Routt County rivers recede, for now |

Routt County rivers recede, for now

Forecasters predict a resurgence later this week

Jack Weinstein
A swollen Yampa River just clears the bottom of a railroad bridge in Steamboat Springs on Sunday, June 12.
Jack Weinstein

— Routt County Office of Emergency Management Director Bob Struble called the recent mild weather a “blessing” that has kept flooding concerns in the Yampa Valley at bay despite significant high water last week.

The Yampa and Elk rivers receded Sunday afternoon. According to the National Weather Service, the Yampa was down to 4.46 feet as of 5:15 p.m. after peaking at just more than 7 feet last week. The Elk near Milner was down to 7.17 feet at 5:30 p.m. after exceeding flood stage of 7.5 feet much of last week.

But with higher forecast temperatures this week, the rivers are expected to rise again. Struble said he thinks water levels will continue to be erratic as the temperature changes.

“I think we’ll see this for the rest of the high-water season,” he said, adding that the rivers and streams will calm down after cool weather and rise again after warm weather. “I hope we won’t see 8.14 on the Elk again.”

Struble was referring to the peak flow at the confluence of the Elk and Yampa rivers Tuesday morning.

Tom Renwick, a meteorologist with the Weather Service’s office in Grand Junction, said daytime high temperatures should be in the mid-70s this week with overnight lows in the mid- to high 30s.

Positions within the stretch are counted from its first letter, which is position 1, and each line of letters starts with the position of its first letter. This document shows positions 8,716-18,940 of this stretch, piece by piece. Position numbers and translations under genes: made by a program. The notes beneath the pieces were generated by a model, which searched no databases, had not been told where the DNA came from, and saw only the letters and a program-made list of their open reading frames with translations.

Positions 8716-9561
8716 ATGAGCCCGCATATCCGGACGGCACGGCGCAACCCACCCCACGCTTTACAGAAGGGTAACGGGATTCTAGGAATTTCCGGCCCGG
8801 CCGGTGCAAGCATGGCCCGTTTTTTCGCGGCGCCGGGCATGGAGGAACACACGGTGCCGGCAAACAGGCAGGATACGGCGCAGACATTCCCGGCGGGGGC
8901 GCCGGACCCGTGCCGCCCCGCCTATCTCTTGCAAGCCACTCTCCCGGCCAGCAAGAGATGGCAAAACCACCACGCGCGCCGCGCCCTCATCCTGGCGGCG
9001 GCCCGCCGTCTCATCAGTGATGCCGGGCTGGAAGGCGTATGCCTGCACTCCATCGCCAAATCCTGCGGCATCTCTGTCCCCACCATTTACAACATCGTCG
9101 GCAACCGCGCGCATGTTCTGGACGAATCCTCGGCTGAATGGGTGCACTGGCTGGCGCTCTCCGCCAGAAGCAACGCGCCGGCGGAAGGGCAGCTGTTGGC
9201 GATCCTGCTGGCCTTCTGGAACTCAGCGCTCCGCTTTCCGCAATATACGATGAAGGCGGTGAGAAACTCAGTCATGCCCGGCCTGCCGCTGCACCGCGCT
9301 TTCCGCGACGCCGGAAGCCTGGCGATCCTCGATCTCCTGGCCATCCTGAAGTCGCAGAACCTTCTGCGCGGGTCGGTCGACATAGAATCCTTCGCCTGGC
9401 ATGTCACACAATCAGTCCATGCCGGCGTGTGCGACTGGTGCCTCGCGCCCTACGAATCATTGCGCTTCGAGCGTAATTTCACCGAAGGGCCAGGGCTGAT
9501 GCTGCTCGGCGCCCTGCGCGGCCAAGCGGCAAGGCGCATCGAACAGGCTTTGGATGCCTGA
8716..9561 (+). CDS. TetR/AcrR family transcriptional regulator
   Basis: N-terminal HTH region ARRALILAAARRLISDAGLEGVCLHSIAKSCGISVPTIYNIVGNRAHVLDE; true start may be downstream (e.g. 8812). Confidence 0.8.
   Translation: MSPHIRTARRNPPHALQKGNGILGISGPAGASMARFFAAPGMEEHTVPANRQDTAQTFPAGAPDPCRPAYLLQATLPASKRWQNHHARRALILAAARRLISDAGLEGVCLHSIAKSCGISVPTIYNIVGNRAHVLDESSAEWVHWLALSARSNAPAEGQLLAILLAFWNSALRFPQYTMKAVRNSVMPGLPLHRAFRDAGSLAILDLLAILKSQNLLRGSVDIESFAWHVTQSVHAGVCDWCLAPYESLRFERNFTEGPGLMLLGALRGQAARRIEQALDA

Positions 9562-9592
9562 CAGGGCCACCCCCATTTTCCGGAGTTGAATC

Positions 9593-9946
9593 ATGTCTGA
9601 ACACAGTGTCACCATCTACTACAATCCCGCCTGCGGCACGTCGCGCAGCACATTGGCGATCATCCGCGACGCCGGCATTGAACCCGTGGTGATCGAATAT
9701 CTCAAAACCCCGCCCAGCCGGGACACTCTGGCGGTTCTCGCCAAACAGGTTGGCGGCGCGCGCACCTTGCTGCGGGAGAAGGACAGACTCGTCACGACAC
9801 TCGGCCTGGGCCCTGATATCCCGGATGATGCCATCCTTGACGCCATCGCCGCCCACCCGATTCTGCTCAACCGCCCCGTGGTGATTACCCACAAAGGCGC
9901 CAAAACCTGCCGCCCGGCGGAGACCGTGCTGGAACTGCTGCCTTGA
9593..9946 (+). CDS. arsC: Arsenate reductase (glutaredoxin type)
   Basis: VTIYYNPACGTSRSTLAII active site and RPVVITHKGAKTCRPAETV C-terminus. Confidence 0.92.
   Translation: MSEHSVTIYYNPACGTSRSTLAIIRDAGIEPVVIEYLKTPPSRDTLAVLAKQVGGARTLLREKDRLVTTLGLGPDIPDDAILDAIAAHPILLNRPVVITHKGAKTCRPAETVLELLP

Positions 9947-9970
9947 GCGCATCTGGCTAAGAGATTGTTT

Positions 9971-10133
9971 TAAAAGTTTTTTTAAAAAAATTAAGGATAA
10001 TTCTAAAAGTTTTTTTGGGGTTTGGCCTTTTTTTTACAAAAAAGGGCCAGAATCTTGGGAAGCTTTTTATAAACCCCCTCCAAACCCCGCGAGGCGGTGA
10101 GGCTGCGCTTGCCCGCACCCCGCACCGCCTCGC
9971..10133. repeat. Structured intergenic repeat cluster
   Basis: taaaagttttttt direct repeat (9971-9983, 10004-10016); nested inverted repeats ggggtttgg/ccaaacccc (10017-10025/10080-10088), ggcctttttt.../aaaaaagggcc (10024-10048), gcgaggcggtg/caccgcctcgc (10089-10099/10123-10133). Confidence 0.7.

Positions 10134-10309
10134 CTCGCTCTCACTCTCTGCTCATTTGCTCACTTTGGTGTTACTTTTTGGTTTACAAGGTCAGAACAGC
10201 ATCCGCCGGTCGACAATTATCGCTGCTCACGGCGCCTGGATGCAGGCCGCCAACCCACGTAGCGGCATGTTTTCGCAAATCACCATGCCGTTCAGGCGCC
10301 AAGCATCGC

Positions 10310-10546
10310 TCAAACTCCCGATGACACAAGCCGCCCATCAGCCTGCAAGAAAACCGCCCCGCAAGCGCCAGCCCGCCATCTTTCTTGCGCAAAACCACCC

“Now that things are slackening off a bit, people might say, ‘Thank God it’s over,’ but with all that snow with precipitation in the mountains, that might change fairly quickly,” he said.

And it could happen this week.

Because of the higher temperatures, Renwick said the Elk is forecast to reach 8.5 feet Friday morning, which is moderate flooding stage and a foot below major flooding stage. He said the Yampa is expected to reach 6.7 feet.

The Tower measuring site at 10,500 feet on Buffalo Pass was reporting 141 inches of snow containing 68.8 inches of water Sunday.

Struble said during a “normal” snow year, peak runoff would end by next week, but that’s not the case this summer. He said with the first of the bald spots starting to become visible on Storm Peak, peak runoff is on its way. He reminded residents to remain vigilant near rivers and streams.

But for now, Struble said Sunday was a good day to help mitigate the water issues.

“The Yampa really dropped. The Elk, last I looked, was just flirting with action” stage, he said. “The weather is a blessing.”

— To reach Jack Weinstein, call 970-871-4203 or email

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